The collection seems to have particular interest in chance encounters that ultimately shape lives. These stories are about questioning the status quo, exercising the inquisitive mind rather than simply accepting common practice or knowledge. Neverland's Library is concerned with vision, about seeing with more than just our limited eyes but with open, unlimited minds.
It celebrates human imagination and its power of inclusion, the capacity to perceive and conceive of all manner of people and works, recognizing differences and finding commonalities with which to bridge such differences.
INTRODUCTION by Tad Williams: This introduction played on my heartstrings, recently wearied with most fantasy offerings. Mr. Williams gives me a timely reminder of the scope, intent and extent of fantasy fiction. He exhorts readers to tap into that part beyond logic and reason, a type of understanding of things that cannot be explained away but we recognize as existing anyway. Explore emotions, embrace hope as well as despair, courage as well as fear, wrap yourself with all that is wondrous. He says: "Ultimately, fantasy is about reducing the world to human size again, while expanding what might be to the greatest extent we can imagine."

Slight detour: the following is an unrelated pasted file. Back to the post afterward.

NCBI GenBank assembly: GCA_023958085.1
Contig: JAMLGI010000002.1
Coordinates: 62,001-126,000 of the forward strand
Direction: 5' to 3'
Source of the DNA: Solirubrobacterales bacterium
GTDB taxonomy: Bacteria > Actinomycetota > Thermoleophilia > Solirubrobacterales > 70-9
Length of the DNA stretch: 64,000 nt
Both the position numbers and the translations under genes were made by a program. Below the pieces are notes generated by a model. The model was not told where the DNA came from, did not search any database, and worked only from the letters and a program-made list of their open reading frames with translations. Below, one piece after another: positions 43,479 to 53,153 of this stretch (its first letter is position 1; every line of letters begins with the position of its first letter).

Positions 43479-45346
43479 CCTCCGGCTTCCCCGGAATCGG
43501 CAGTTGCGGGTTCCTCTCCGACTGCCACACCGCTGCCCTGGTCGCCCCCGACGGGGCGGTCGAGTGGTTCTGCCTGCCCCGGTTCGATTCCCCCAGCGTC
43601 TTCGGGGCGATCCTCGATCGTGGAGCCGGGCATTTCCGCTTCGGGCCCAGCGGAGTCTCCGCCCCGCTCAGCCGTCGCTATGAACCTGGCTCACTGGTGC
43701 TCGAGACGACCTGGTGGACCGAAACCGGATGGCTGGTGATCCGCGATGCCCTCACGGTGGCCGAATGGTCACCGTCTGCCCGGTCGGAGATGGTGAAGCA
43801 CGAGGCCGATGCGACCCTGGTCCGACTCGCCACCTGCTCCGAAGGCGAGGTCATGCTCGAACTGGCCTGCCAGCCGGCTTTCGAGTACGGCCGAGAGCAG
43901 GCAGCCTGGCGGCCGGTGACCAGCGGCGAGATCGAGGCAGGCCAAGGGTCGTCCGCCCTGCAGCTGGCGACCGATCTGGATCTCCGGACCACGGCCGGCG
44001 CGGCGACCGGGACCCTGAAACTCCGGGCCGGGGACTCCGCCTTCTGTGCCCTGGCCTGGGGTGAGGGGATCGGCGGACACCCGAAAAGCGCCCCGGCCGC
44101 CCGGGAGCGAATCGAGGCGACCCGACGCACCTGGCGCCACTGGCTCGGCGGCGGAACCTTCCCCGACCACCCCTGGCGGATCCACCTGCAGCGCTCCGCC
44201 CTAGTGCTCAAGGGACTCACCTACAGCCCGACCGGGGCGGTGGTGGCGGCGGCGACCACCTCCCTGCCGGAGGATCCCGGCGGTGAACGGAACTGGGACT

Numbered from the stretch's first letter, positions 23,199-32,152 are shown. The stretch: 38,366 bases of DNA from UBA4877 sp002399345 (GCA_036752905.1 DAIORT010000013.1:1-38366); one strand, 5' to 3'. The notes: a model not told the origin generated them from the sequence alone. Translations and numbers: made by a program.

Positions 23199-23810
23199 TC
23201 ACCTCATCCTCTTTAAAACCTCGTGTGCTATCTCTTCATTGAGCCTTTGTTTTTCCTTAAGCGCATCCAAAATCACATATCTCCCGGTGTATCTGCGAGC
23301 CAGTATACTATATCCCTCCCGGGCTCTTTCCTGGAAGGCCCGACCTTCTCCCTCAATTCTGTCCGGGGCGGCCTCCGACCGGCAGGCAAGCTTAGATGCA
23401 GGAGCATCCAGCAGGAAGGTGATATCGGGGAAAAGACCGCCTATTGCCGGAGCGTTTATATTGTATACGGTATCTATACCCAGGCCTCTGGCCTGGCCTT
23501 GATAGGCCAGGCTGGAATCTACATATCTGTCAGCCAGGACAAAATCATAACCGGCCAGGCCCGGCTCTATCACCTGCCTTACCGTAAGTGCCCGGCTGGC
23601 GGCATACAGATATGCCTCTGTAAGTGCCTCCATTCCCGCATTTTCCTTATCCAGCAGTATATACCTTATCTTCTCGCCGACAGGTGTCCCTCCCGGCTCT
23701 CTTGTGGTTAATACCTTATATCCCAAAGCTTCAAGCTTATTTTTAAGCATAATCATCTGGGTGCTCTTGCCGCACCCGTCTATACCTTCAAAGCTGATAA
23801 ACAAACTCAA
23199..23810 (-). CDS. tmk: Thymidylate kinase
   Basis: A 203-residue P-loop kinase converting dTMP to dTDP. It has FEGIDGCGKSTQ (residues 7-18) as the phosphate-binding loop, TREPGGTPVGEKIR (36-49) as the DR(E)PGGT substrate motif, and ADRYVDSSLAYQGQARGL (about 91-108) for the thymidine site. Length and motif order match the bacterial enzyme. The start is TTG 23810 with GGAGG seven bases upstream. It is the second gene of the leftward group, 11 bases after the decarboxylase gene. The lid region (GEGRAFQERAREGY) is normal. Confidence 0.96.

Mark Lawrence: DECEPTION has a circular beauty, like a Chinese paper fan that opens up and then folds back into itself. It reads like a secular parable, imparting a lesson by revealing a secret to the reader unbeknownst to the characters of the story. This is about the tenuous relationship between the gods and man. This story has no relation to, and is very different from, the Broken Empire books, but Mr. Lawrence disappoints in neither one. A satisfying read.
J.M.Martin: It took me a while to get into SHADOW DUST. The characters didn't draw me in, but everything does come together in the end. One of the stories about self-questioning, being confronted with the person you were, the person you've become by virtue of circumstance and becoming the person you want to be.
Brian Stavely: DEAD OX FALLS is marked by a pervasive angst throughout, emphasizing the dilemma of the main character whose son has strayed from the righteous path and has been missing for almost a year. A heartbreaking story about the unique sway of fatherhood.